How to Answer the Question: “What’s Your Salary Expectation?”

For those in the middle of job interviews, one of the toughest questions to answer is “what’s your salary expectation?”.

You see, many people mistakenly believe they are entering into a negotiation in which they start high and eventually move lower. In reality, negotiated adjustments are minor. Hiring managers ask this question to ensure expectations are aligned with what can be delivered.

Unfortunately, good candidates might lose their standing based on how they answer this question.

Hiring managers ask this question to ensure expectations are aligned with what can be delivered.

Let’s say the pay range for a Senior Manager job opening at Company XYZ is $80k-$100k, depending on experience. This means that the hiring manager is restricted to this range and doesn’t have magical strings he can pull to go higher.

Candidate A is an 8/10 and states his salary expectation is $90k.

Candidate B is a 10/10 and states his salary expectation is $125k. Candidate B – despite being much better – likely just destroyed their candidacy. Despite being the better candidate, Candidate B just indicated to the hiring manager that they believe they are worth $125k. For the hiring manager to go back to Candidate B with a $100k offer would seem inadequate to both parties – so they simply won’t. Even if Candidate B later suggests he might be fine with a lower number, he’s already created an anchor number in the hiring manager’s mind. That hiring manager (if he’s got any brains) will worry that if Candidate B accepts a much lower offer he will remain unsatisfied and will soon seek another higher paying job that more closely aligns with his original expectations.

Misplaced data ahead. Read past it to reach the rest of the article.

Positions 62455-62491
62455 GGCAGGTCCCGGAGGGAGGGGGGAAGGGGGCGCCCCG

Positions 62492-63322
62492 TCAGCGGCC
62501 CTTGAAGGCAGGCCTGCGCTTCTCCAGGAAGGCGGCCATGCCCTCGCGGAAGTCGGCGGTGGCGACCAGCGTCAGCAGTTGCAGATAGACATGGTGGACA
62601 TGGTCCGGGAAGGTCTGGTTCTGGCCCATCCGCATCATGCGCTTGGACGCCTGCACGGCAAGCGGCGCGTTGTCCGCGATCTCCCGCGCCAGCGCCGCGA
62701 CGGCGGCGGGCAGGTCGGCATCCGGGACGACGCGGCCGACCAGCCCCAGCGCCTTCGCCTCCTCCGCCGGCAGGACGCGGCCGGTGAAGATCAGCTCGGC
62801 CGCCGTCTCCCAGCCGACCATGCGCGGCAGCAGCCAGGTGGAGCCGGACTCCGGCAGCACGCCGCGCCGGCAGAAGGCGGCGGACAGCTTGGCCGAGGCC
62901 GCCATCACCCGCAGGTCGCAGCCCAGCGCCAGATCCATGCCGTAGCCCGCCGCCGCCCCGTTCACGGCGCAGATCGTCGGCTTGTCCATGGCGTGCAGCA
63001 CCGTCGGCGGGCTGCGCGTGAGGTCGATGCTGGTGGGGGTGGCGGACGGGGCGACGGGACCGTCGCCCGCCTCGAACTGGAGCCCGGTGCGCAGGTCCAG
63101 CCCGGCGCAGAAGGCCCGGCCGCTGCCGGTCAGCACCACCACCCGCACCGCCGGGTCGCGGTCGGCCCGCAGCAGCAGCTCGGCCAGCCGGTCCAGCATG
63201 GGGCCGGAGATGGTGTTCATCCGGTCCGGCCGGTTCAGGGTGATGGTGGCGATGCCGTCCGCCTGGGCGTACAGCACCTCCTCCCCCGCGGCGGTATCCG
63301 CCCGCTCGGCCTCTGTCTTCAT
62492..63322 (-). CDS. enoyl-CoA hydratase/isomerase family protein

Candidates must understand the pay ranges that companies operate within. They are restrictive – it doesn’t matter that you have 20 years experience. The range is the range. So try to figure out what that range is before you get asked about your salary expectation.

Moreover, hiring managers want to hire people in the middle of the pay range so staff have upward salary potential while employed. A manager doesn’t want their staff hitting the ceiling in year one.

If a job is truly below your target salary, then don’t go for it. Perhaps it’s time to strive for more advanced roles.

Alternatively, if you truly want the job then state a salary expectation you know the manager can work with.

Whatever number you give, make sure it’s truly what you expect (not some multiplier of your expectations). Yes, there might be some negotiation but in my experience it tends to be quite minor. For a new hire to work out, expectations must be closely aligned with what can actually be offered. And that’s precisely why employers ask the question: “what’s your salary expectation?”.

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